Tomorrow is President Obama’s 51st birthday. With his signature modesty, the president has said that he’d like Florida’s electoral votes as a birthday present.
Other Americans will be yearning for something far more basic this Saturday: a job. The latest employment figures are out this morning, and unemployment is up: 8.3 percent. The economy added 163,000 jobs, anemic but more than had been expected, but this is the 41st consecutive month that unemployment has been above 8 percent.
Apparently because jobs were added, the markets (so far) are set to react positively. To me this is an indication of one of two things: we’ve been down so long it looks like up (with apologies to folk singer Richard Farina), or the markets are anticipating a Romney win in November.
Despite the seemingly good news [!?], the report's household showed that the actual amount of Americans working dropped by 195,000, with the net job gain resulting primarily from seasonal adjustments in the establishment survey. The birth-death model, which approximates net job growth from newly added or closed businesses, added 52,000 to the total.
The household survey also showed 150,000 fewer Americans in the workforce.
As for the even more pathetic 80,000 jobs reported to have been created in June, well, that figure has been revised down to 64,000. CNBC says the real rate of unemployment is even worse. Oklahoma, Tennessee, and Virginia are among the job-creating states, all states with a pro-business atmosphere.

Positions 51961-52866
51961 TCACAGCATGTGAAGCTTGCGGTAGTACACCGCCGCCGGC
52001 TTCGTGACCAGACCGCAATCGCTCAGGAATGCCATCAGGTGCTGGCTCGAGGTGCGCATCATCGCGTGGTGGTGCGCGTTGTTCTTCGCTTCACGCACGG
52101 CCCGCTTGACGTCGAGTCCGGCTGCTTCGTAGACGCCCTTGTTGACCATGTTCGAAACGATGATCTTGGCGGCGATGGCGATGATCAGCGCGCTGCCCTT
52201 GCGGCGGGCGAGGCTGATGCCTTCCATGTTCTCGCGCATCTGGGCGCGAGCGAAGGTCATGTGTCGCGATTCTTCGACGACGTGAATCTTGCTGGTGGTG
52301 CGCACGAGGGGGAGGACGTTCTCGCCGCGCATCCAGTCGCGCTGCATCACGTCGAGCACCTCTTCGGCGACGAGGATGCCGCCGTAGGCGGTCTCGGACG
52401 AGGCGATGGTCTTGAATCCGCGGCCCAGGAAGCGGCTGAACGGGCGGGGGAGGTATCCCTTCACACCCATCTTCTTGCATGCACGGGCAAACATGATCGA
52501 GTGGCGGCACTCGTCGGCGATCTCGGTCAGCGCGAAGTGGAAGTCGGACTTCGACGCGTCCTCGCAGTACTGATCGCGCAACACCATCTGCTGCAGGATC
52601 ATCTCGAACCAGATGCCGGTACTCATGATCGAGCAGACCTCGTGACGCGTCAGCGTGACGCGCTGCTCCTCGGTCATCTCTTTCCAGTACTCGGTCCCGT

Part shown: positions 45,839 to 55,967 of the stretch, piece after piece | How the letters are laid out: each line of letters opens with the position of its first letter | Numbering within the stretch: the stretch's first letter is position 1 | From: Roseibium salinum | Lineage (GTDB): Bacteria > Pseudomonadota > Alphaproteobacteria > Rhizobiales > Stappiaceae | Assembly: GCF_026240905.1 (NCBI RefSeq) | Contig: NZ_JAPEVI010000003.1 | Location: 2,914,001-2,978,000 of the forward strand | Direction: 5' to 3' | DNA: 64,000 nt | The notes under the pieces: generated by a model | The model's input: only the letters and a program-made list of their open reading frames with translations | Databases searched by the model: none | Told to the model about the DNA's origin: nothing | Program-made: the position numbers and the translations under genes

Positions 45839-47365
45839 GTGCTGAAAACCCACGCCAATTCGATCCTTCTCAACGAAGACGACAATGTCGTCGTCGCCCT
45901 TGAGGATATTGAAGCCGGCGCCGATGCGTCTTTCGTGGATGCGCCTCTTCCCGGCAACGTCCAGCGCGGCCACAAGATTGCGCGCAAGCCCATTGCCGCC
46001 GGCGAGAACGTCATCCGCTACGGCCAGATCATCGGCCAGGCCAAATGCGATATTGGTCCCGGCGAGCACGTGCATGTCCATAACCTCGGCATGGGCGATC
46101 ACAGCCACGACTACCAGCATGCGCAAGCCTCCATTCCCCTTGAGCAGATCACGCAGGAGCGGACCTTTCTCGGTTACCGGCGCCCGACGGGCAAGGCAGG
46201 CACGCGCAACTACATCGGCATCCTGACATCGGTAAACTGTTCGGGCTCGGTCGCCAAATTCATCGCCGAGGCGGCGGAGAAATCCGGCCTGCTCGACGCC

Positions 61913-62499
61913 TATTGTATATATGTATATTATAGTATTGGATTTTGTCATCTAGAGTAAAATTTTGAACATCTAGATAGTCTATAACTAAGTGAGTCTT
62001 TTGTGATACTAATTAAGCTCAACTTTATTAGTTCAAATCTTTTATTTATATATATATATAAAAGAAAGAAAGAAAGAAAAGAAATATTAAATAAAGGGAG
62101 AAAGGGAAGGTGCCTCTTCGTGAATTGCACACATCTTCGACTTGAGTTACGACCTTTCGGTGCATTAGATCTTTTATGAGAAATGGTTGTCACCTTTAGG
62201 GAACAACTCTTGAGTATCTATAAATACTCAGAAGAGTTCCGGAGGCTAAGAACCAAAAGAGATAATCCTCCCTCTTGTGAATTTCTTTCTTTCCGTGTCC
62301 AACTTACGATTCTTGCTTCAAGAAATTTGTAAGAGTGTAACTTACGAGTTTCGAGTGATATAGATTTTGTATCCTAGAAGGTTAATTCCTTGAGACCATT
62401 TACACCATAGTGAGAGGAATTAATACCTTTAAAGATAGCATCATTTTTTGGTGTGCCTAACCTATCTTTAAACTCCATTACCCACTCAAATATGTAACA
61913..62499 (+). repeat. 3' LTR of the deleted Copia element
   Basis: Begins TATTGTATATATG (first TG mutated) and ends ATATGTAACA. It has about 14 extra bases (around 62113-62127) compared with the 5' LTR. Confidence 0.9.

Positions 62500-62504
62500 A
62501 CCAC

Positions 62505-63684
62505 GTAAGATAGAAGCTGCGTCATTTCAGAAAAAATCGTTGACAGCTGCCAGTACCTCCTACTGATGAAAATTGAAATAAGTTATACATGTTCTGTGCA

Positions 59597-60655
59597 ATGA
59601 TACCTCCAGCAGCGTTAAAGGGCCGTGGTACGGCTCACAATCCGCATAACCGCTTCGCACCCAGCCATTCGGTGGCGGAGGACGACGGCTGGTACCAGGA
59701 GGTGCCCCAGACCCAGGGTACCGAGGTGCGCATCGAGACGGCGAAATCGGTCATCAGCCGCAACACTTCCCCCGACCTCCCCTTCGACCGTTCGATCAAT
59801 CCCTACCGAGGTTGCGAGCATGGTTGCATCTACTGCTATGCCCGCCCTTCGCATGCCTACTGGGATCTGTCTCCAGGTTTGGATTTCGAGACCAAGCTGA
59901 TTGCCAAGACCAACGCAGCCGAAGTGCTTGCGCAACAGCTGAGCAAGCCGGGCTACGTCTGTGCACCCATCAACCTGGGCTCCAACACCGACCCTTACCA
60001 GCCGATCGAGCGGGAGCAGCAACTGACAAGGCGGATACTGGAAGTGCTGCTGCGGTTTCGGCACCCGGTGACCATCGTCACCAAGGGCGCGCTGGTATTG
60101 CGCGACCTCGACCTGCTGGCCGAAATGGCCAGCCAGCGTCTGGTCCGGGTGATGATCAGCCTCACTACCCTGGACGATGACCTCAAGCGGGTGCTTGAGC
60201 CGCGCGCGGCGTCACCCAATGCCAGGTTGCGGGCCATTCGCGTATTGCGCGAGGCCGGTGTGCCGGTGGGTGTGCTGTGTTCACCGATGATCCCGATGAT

Even the pro-Obama New York Times has begun to take note of the increasingly urgent and desperate email appeals for money coming from the Obama campaign. Here is my favorite email so far:
“My upcoming birthday next week could be the last one I celebrate as President of the United States, but that’s not up to me — it’s up to you,” Mr. Obama said to his supporters in an e-mail late last week.
Instead of asking for Florida gift wrapped, President Obama needs to embrace policies that would provide jobs for unemployed Americans. But, as for the birthday email—doesn’t that perfectly reflect the Obama campaign’s disconnect from the rest of this struggling company?
The Times, by the way, says that the Obama campaign is likely to have plenty of money but that the desperation is designed to encourage people to give early.